Where to Stay

  • Consider your Response Time
    • Limit drive time to 10 min or less
    • Enroll in a Hotel Rewards program
  • Where NOT to Stay

Know Your Environment

  • The City
  • Essentials:  Food, Groceries, Post Office/UPS, Office Max

Reporting to the Hospital

  • HR
  • ID
  • Parking Passes
  • Drug Testing
  • OSHA
  • Education Modules

Clinical Navigation

  • Parking (Chart your fastest route to the OR- KNOW your available “Off Hour” access points!)
    • Practice/Rehearse this at least once prior to taking call
  • Security passes and Access
  • OR
  • ICU
  • Pharmacy
  • Shipping & Receiving
  • Scrubs
  • BioMed is YOUR FRIEND
    • Extension Cords/Fuse Boxes/20 Amp Outlets/Gas Cylanders
    • PM of devices
  • Security is an Even BETTER Friend

Clinical Awareness & Responsibilities

  • The Hand off is CRUCIAL!
  • KNOW your Equipment
  • Double check your backup systems
  • Have A Perfusionist You Can Contact for Q’s
  • Pyxis or Medication Access
  • Pt Charting/Billing/Awareness
  • Clinical Responsibilities?
    • ATS/PRP
    • Swann and Lines
    • Lab QC’s
    • Anticoagulation Management
    • IABP’s
    • ECMO
    • VADS
    • Transport

Maximizing Your Smart Phone

ipod_touch

Things I use my I-Phone for:

i pUMP

Perfusion Calculator: (BSA, BMI, EBV, RCV, HCT on Pump, Heparin Dose, Protamine Dose, Cardiac Index, Flow Rates.
News, Articles, Video Presentations from Perfusion.COM.)

Videos are HTML5 for iPhone and iPad compatibility.

On the fly conversion for height and weight.

Searchable articles, news and videos.

Job feed and press release feed added.

Save calculation data for one hour.

  • USE YOUR CELL PHONE
    • Save Mapquest Directions to Important Destinations
    • Take Pics of Setups and Disposables
    • Save Passwords and Access Codes
    • Buy a Perfusion App
    • Surgeon Preferences
    • Prime Constituents
    • Passcodes

Use Google Docs to Stay Organized

Use Google Docs for:

  • ABCP Case Tracker
  • Expense Tracker
  • Daily Schedule

Case Tracker

Expenses

Clinical Details

Staff Interactions

  • First Impressions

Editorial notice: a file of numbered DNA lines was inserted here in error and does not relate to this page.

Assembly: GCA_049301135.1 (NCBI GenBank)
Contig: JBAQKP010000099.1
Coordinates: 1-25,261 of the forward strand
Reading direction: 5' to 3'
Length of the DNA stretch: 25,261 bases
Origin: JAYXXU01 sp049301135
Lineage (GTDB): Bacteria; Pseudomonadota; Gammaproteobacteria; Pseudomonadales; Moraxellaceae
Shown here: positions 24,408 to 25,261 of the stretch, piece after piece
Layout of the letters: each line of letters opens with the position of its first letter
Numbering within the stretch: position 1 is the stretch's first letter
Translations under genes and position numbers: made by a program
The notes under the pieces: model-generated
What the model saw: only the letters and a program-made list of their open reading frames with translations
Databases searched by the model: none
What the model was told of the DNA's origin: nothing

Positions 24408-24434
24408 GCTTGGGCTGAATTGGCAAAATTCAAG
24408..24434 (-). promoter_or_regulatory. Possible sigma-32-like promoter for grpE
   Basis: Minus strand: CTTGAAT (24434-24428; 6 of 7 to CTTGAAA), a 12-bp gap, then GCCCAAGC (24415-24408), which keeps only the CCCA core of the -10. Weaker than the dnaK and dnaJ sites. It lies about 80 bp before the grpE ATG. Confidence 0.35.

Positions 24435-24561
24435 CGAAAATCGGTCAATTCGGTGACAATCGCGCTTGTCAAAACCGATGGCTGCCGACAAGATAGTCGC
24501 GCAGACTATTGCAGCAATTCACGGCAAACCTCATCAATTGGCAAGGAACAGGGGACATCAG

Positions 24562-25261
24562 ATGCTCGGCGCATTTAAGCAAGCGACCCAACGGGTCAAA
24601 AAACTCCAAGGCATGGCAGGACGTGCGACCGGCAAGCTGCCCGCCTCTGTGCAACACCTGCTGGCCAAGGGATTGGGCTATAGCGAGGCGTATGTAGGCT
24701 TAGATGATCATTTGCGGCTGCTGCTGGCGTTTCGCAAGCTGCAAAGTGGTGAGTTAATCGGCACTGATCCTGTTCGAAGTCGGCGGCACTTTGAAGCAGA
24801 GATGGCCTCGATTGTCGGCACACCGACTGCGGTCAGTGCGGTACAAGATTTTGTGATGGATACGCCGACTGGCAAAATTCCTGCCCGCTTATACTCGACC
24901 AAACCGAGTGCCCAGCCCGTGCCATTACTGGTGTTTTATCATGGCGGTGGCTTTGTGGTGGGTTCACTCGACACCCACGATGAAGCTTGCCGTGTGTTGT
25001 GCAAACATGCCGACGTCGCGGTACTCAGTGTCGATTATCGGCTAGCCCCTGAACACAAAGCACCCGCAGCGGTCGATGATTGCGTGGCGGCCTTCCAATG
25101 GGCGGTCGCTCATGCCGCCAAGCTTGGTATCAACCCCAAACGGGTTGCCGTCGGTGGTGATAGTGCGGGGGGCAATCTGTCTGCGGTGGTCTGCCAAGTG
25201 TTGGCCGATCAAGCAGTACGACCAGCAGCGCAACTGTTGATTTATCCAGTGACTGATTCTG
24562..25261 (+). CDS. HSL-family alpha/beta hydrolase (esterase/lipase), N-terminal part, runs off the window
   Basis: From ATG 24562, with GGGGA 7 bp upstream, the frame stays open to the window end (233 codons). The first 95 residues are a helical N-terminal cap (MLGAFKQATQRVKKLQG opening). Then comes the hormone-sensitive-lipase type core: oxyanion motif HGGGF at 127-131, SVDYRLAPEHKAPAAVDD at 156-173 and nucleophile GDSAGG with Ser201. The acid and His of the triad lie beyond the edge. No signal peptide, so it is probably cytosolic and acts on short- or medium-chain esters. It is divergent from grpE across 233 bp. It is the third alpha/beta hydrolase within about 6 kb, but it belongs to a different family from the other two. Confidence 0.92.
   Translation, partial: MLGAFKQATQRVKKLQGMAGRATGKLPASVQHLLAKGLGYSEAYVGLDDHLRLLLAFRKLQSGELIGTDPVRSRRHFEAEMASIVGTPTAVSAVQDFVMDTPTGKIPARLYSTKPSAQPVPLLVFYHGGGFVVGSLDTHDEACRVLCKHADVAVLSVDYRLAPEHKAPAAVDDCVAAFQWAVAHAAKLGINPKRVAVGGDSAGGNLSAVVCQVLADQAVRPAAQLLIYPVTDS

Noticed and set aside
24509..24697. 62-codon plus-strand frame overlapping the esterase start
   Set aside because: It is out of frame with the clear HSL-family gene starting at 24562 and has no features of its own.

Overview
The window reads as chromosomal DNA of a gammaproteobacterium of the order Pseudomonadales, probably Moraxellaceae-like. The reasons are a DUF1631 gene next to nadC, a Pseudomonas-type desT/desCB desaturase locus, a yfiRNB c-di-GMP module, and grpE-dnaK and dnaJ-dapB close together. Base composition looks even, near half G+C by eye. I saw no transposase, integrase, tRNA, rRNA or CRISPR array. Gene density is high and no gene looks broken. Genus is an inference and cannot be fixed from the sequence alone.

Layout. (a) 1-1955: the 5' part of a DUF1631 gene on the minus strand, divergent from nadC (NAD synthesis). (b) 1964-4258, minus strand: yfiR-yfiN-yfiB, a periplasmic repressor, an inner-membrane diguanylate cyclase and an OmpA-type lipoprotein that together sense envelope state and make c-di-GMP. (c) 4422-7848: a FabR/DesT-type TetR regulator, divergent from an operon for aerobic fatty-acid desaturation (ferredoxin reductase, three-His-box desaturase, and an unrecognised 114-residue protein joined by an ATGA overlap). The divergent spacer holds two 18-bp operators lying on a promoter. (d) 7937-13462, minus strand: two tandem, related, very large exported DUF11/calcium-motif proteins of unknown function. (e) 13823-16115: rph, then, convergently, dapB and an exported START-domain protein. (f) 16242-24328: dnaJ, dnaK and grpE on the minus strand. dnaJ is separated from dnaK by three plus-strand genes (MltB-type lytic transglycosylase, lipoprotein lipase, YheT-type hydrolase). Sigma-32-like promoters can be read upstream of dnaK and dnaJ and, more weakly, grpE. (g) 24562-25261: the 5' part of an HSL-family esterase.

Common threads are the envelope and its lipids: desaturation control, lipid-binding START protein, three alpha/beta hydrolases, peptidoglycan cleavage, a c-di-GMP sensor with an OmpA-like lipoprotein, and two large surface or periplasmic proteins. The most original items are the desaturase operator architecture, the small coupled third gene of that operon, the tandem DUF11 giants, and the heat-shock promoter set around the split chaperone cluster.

• What to Say
    • What NOT to Say
  • Director of OR
  • Pharmacist
  • Cath Lab
  • CV Surgeon
  • Anesthesia
  • OR Nurses and Techs
  • Responsibilities:
    • 30 minute Response Time
    • Know the Schedule!
      • Call OR Every Evening for Changes
    • Arrive an Hour before the Pt hits the Room
    • Have your Pump Setup for SPEED

Wrapping it up

Locums is a really fun and exhilarating job, and sometimes it’s not.

Every once in a while you are going to run into a situation that you are not so prepared for – most often it is personalities, then that can be compounded with new equipment, or equipment you may have used before that is so far in the past in terms of when you used it last, that what you need in all honesty becomes a refresher course.

As a Locums, I’ve learned to parcel out what I choose to commit to memory, what is most relevant in front of me in terms of keeping patients alive, the equipment that I may or may not be familiar with, and ultimately the personalities of the staff and the physicians that I engage.

There are preconceptions established for Locums. It’s the elephant in the room so to speak, people want to know what you did before coming here, but at the same time are curious why you’re doing it now, and obviously for very good reasons, they’re going to wonder if there are gray areas in your past or your career that brought you to the point where you are targeted to be their new backup perfusionist.

The way I look at it is- most of the time that you find yourself traveling and going to new clinical sites you can count on having to overcome quite a few obstacles.  Some of those potential bumps in the road  will present themselves as new equipment that you may or may not be familiar with, equipment used 10 years ago and now requires a little bit of a refresher course, or flat out – equipment that you just are using for the very first time. These are all things that you process immediately when you show up at a new site. The onus is on you to not let yourself be afraid to ask questions (that could be misinterpreted as uncertainty or unfamiliarity) about the equipment and the processes that the hospital that you are- in engages in day by day.

There is no roadmap on how to negotiate a new perfusion environment, but there certainly are some prerequisites that I think that everybody should adhere to; first of which is learn how to navigate the operating room. That involves knowing where things are, introducing yourself to the people that you will be working with when you look for those pieces of equipment that you are about to use. In other words, you’re not only navigating new personalities that you encounter at your new clinical site,  but you find yourself having to prove yourself, sometimes to people that you have no clue on whether or not  they have the wherewithal or insight to make an informed and sound assessment of your skill set, your clinical judgment, or how you will react under pressure.

  • The Appropriate Goodbyes
  • Institutional Discretion
    • Don’t Gossip or Disseminate Disparaging Comments

Keeping Your Homelife Intact

  • Facetime and FB Baybee!
  • Coming Home and Decompressing
  • Planning Your Next Destination

Frank Aprile, BBA, LP, CCP

Leave a Reply